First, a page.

We have a new Health Minister – Greg Hunt. He has been consultative and highly engaged with the health sector. He and I speak most weeks. He is a good listener.

He genuinely wants to be across the complexities of his portfolio.

The same can be said of Shadow Minister Catherine King and Greens Leader Richard Di Natale. They get health. They know how health policy affects people’s lives.

This is why Greg Hunt has played a key role in repairing the Government’s relationship with the major stakeholders in health – with the backing of the Prime Minister.

The health policy environment is much calmer, but this does not mean that everything has been fixed. Far from it. There is plenty of heavy lifting to do.

The lifting of the freeze has raised the curtain to allow a greater focus on the other health priorities that require Government action ahead of the next election. 2

These include long-standing structural issues around public hospital funding, private health insurance, the Review of the Medicare Benefits Schedule, and the My Health Record.

The AMA’s priorities extend to Indigenous Health, medical training and workforce, the Pharmaceutical Benefits Scheme, and the many public health issues facing the Australian community – most notably tobacco, immunisation, obesity, and alcohol abuse.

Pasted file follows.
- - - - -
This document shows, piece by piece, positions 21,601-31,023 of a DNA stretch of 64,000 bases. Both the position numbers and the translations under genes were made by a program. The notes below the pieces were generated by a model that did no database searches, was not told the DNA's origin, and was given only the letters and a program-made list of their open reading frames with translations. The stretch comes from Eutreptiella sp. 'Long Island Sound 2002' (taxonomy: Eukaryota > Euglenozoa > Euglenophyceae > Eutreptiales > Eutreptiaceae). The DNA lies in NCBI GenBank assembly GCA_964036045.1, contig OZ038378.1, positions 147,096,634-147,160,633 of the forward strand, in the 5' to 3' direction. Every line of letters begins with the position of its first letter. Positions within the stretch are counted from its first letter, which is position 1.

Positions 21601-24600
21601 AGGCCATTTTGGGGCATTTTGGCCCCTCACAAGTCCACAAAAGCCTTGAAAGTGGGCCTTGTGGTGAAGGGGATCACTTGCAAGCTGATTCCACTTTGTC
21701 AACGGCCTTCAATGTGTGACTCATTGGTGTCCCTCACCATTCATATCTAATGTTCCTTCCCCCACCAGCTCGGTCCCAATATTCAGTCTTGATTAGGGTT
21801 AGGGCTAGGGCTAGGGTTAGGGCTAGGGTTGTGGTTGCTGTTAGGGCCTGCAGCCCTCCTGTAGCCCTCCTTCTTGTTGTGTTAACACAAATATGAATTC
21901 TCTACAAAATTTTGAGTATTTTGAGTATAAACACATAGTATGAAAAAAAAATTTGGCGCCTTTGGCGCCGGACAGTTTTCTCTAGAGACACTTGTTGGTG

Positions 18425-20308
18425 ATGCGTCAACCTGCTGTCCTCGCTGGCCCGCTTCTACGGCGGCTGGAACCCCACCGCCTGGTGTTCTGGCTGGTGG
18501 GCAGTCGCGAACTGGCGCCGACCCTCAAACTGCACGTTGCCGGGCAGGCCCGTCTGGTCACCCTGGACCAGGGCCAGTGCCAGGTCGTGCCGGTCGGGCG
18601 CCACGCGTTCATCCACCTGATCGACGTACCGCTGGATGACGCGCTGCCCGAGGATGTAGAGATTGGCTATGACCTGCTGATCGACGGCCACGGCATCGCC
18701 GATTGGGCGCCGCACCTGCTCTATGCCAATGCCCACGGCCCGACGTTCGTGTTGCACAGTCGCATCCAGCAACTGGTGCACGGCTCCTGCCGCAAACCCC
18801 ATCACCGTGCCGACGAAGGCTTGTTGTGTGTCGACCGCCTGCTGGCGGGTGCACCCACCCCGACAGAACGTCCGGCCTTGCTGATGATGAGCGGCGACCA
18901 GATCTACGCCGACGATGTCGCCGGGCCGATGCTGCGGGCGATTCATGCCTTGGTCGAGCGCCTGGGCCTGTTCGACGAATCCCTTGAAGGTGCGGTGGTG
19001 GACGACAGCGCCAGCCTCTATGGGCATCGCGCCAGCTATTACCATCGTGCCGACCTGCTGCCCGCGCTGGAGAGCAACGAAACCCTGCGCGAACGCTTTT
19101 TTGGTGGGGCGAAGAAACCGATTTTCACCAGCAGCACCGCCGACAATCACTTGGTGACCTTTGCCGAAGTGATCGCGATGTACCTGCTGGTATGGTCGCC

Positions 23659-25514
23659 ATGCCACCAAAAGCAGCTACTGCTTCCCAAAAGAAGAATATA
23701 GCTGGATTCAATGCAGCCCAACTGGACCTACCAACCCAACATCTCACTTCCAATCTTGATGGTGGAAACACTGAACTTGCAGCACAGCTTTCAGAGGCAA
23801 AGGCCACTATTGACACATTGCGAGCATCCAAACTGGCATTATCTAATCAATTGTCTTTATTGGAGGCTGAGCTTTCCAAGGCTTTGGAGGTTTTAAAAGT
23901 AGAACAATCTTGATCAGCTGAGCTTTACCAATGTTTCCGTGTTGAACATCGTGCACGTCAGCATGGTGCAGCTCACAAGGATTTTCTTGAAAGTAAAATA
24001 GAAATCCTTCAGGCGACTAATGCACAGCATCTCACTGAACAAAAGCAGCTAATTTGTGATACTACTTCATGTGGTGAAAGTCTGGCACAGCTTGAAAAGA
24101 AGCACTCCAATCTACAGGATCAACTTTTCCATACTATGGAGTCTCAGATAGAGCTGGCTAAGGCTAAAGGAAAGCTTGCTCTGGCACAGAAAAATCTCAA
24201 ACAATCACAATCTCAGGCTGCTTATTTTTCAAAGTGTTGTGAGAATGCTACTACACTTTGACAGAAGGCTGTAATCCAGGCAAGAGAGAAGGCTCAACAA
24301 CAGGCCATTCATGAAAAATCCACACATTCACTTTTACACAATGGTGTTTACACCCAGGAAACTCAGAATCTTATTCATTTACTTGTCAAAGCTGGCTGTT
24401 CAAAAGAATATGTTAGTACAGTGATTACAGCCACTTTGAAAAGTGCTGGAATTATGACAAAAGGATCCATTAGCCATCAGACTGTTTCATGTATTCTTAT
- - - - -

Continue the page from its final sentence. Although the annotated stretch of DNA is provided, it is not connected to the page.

I have called for the establishment of a no-fault compensation scheme for the very small number of individuals injured by vaccines.

I have called on the other States and Territories to mirror the Western Australian law, which exempts treating doctors from mandatory reporting and stops them getting help.

We also need to deal with ongoing problems in aged care, palliative care, mental health, euthanasia, and the scope of practice of other health professions.

In the past 12 months, the AMA has released statements on infant nutrition, female genital mutilation, and addiction.

In coming months, we will have more to say on cost of living, homelessness, elder abuse, and road safety, to name but a few.

Then there are the prominent highly political and social issues that have a health dimension, and require an AMA position and AMA comment.

All these things have health impacts.

As the peak health and medical advocacy group in the country, the community expects us to have a view and to make public comment. And we do.

Not everybody agrees with us. But our positions are based on evidence, in medical science, and our unique knowledge and experience of medicine and human health.

Health policy is ever-evolving. Health reform never sleeps.

I cannot and will not cover all these issues in my prepared speech today. There is not time. I will highlight a few of the most pressing.

Health Economics

As I have stated many times, health is the best investment that governments can make.

Health should never be considered just an expensive line item in a budget – it is an investment in the welfare, wellbeing, and productivity of the Australian people.

Despite constant claims to the contrary, often from governments, Australia’s health budget is not experiencing an expenditure crisis.

Commonwealth health expenditure is actually reducing as a percentage of the total Commonwealth Budget. 3

In the 2016-17 Budget, health was 15.8 per cent of the total, down from 18 per cent in 2006-07.

While health spending has reached a 10 per cent share of GDP, this is less than comparable countries.